In soft attention, we compute a weight \(\alpha_{i}\) for each \(x_{i}\), and use it to calculate a weighted average for \(x_{i}\) as the LSTM input. \(\alpha_{i}\) adds up to 1 which can be interpreted as the probability that \(x_{i}\) is the area that we should pay attention to. So instead of a weighted average, hard attention uses \(\alpha_{i}\) as a sample rate to pick one \(x_{i}\) as the input to the LSTM.

\[Z \sim x_{i}, \alpha_{i}\]

Hard attention replaces a deterministic method with a stochastic sampling model. To calculate the gradient descent correctly in the backpropagation, we perform samplings and average our results using the Monte Carlo method. Monte Carlo performs end-to-end episodes to compute an average for all sampling results. The accuracy is subject to how many samplings are performed and how well it is sampled. On the other hand, soft attention follows the regular and easier backpropagation method to compute the gradient. However, the accuracy is subject to the assumption that the weighted average is a good representation for the area of attention. Both have their shortcomings. Currently, soft attention is more popular.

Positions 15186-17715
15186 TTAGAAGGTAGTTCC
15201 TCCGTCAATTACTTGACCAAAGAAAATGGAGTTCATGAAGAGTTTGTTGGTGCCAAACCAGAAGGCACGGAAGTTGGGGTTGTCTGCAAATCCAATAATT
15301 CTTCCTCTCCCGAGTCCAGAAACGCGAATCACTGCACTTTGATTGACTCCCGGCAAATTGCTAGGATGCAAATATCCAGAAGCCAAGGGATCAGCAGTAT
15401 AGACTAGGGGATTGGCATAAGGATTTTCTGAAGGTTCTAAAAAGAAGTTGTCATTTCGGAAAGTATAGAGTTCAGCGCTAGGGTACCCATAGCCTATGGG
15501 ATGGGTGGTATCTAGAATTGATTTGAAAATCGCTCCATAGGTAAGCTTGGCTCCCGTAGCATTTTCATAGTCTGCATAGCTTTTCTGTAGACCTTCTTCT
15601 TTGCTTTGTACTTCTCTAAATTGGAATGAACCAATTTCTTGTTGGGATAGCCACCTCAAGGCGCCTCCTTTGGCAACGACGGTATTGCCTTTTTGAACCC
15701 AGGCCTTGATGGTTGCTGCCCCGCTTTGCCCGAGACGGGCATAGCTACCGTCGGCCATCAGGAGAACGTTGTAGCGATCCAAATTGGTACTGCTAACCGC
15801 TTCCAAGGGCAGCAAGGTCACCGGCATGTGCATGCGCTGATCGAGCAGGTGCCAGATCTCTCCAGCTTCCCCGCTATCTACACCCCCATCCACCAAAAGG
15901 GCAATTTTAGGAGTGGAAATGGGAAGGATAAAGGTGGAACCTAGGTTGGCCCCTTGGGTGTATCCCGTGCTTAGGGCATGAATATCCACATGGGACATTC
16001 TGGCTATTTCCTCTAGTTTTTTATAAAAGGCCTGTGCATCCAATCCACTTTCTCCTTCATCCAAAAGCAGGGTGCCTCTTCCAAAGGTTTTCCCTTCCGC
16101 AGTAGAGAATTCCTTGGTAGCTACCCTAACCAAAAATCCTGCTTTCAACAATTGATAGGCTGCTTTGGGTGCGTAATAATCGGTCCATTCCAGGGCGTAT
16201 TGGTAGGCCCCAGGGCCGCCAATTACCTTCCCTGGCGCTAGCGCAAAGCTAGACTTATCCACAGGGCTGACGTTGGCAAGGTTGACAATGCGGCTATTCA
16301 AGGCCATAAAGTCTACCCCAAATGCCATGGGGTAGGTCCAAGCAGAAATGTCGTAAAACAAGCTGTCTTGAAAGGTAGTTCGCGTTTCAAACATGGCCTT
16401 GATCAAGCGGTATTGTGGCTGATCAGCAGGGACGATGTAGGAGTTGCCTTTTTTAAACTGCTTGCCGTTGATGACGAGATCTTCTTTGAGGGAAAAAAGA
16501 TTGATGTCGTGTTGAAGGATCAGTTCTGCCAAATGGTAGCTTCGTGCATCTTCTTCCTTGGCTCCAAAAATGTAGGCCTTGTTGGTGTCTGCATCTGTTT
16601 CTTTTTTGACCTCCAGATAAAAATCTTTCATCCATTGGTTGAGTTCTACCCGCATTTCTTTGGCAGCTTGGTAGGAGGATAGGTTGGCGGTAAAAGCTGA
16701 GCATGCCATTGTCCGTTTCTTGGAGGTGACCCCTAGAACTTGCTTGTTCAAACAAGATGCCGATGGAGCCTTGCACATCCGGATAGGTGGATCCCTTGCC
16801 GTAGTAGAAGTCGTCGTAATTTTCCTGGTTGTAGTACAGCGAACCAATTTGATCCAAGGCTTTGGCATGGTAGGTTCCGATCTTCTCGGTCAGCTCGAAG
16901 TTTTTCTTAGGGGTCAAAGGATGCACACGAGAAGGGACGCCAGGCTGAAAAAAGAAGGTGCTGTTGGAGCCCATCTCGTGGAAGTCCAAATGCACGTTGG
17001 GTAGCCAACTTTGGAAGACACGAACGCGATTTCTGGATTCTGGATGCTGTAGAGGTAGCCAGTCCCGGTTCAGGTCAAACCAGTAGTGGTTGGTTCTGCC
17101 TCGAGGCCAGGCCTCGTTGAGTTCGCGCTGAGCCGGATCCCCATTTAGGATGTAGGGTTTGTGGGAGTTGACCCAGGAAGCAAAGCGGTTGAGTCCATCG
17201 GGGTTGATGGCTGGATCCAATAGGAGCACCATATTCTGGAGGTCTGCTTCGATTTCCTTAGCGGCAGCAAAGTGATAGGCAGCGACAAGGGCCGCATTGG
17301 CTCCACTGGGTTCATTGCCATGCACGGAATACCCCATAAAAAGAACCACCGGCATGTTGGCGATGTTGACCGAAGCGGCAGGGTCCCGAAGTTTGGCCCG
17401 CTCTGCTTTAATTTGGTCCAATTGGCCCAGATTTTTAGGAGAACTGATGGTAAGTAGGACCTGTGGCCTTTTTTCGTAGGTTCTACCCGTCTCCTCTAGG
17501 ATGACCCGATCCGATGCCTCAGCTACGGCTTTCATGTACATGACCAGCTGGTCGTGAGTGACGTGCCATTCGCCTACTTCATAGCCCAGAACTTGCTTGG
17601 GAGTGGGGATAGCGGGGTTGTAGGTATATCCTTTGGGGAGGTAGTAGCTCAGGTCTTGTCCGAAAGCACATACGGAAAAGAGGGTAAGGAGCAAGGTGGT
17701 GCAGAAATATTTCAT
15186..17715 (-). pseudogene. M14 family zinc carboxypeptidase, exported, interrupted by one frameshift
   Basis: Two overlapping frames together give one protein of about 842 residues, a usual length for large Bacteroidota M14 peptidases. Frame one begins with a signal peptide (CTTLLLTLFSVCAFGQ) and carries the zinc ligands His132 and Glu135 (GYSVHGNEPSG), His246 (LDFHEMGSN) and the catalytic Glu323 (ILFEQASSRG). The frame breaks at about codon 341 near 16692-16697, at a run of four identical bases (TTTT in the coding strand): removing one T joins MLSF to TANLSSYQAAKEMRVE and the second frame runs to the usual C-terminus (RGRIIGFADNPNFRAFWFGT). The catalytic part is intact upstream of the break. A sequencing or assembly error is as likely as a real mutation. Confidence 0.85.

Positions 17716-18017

Soft attention is more popular because the backpropagation seems more effective.